This past Monday was a rather hectic day on the East Coast, especially for New York and New Jersey. Hurricane Sandy started to bear down on Sunday night, and by Monday evening it was clear New York City was going to be hit with hurricane grade winds and flooding.
Most New Yorkers spent the day hunkered down in their homes. Although that is how my day started out, there were a few minor differences. I’m guessing most New Yorkers did not have mics zip-tied to their windows like I did.
The wind began to kick up around 3:00 PM and I managed to capture the wind gusting through the alleyway between us and the neighboring building.
As the evening progressed I decided to venture out to see if I could get a sense of the storm from street level. I live on a tree-lined street in Brooklyn; by 6:00 PM you could really hear the trees start shaking.
By 8:00 PM the winds were over 70 MPH and I ventured out one last time. When I stepped outside, leaves were already covering the sidewalks and most of the street. The trees were swaying violently, and by 9:15 PM there was a cacophony of shaking leaves in my headphones.
My block is lined with about 8–10 trees on either side of the street and the recording captured about 4 of them. It is pretty remarkable that only 4 trees produced that (tremendous) sound. One sound that is noticeably absent from the recording is the sound of commercial jets overhead. All of the airports were shut down and, except for the occasional emergency vehicle, it was just the wind and rain.
After some time on the sidewalk it was clear that the storm was getting out of control and it was time to head back inside. That is when I noticed the sounds of the wind slamming my building from within the stairwell.
I still have quite a bit of material to comb through, but the above recordings are what I pulled together after an initial edit.
Recording Geek Note: The recordings from the window were made with a pair of DPA 4060s. The material from the street and stairwell were recorded with an MKH 30/40 MS pair. It was all tracked to a Sound Devices 744T at 24/96.
I’ve been known to record a few ambiences from my Brooklyn apartment over the years. Hurricane Sandy is on her way, and there is not much going on outside … yet.
Here’s a bit of ambience I recorded last week during a short rainstorm:
Light rain was falling, a small bird chirped away, and the occasional car rolled by on the street. This recording was made around rush hour, and I’m struck by the relative quiet. We’ll see what Sandy brings tomorrow.
Recording Geek Note: Rig consists of Schoeps CMC5′s setup for MS, with the MK4 as the mid. It was all tracked to a Sound Devices 744T at 24/96 with a Cooper CS–104 as a front end.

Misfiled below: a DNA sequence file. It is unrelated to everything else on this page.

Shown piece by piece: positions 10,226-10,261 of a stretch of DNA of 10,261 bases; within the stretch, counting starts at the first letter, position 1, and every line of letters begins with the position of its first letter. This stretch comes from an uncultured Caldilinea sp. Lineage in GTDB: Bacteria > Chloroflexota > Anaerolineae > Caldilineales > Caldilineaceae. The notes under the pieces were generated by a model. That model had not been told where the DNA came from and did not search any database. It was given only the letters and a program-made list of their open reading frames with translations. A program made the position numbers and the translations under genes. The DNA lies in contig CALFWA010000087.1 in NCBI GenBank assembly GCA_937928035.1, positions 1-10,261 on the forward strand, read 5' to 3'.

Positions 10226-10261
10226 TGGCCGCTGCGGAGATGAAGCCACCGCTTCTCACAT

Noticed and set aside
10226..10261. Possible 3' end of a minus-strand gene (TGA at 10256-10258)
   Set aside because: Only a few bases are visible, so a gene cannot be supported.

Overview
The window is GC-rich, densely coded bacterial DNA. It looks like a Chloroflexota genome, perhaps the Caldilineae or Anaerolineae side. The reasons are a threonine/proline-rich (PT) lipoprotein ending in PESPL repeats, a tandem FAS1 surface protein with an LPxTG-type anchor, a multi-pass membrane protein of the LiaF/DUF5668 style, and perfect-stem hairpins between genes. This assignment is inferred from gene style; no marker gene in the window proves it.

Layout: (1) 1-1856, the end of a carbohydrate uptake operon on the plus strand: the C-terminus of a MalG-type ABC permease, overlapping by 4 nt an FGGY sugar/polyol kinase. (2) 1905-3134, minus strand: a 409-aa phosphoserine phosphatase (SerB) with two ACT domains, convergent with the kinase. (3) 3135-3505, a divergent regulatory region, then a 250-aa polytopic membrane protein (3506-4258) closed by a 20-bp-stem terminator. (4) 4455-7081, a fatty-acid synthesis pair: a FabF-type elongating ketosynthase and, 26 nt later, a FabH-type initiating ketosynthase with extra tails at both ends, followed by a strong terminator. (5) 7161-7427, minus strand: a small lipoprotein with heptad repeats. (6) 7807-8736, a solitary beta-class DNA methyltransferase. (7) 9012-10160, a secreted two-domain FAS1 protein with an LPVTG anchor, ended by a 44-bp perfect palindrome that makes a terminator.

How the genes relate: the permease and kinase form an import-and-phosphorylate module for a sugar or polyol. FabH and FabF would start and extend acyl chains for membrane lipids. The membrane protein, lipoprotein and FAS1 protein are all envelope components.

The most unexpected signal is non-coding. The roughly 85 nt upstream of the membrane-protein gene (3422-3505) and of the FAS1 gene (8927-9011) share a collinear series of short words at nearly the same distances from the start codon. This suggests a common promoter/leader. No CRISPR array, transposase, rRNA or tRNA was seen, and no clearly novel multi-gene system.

Getting out in the field and making recordings brings many joyful moments and surprises. I’m sure most would assume it is the wonderful sound I get to record that brings the most joy, but there are many other factors at play. It might seem odd, but I love research. I love searching for interesting sources to record, and digging for “unfound sounds.” I also tend to meet rather special people when I’m on the hunt for unusual material.
REA_011 introduced me to a group of truly wonderful people: Soviet aircraft collectors, jet power enthusiasts, and radio controlled plane hobbyists. One of the most generous people I met while recording for the library was Roxbury Model Airplane Club’s Bob Karasiewicz.
My prior field sessions (San Diego, Brooklyn) were not only fun, they were also useful learning experiences. I was able to gather a tremendous amount of background about the variety of RC jets’ turbines and how the planes’ body types changed the pitch of the pass bys. Despite this wealth of new information and audio samples, I wanted to expand those sound files with additional material.
When I reached out to Bob, he had the turbine I was looking for and his plane had a different body type than the others I’d recorded, so I was really curious to hear what it sounded like. When I arrived Bob was all set up and ready to go.
Bob was incredibly generous with his time and explained every step of the flight process and which parts of the plane generate the most interesting sound. Because of his plane’s unusual shape, the pitches of the pass bys shifted dramatically during turns:
The straight pass bys were also quite nice:
As well as the take off:
So much of what I do relies on the generosity of others and their willingness to share what they love. I’ve learned that passion is driven by special people and their dedication is to be respected. My best moments on gigs are when an individual realizes I’m just as passionate about recording sound as they are about their obsession. Not only have I walked away from these experiences with wonderful recordings, but I’ve also learned a vast amount as well.
Lately I been flipping tons of switches, pressing lots of buttons, and turning lots of knobs. In other words, I’ve been hard at work on another Rabbit Ears Audio SFX Library. I started thinking about actuating things many months ago when I recorded the Mi–24 Hind. The switches on that helicopter were full of so much character that they set me off on a switch-and-button journey:
To date my research has taken me to old radios and electronics:
I’m particularly fond of the latch on the emergency exit of the KC–135:
I don’t yet have a release date for this collection, and it is very much a work in progress. I’m still actively researching the content as I record and find new sources. Don’t hesitate to reach out if there are particular switches, buttons, or actuators that you are looking for … or if there is a recording location/source that you know of that would be perfect for this library.
Recording Geek Note: Rig consists of Schoeps CMC5′s setup for MS, with the MK4 as the mid. It was all tracked to a Sound Devices 744T at 24/192 with a Cooper CS–104 as a front end.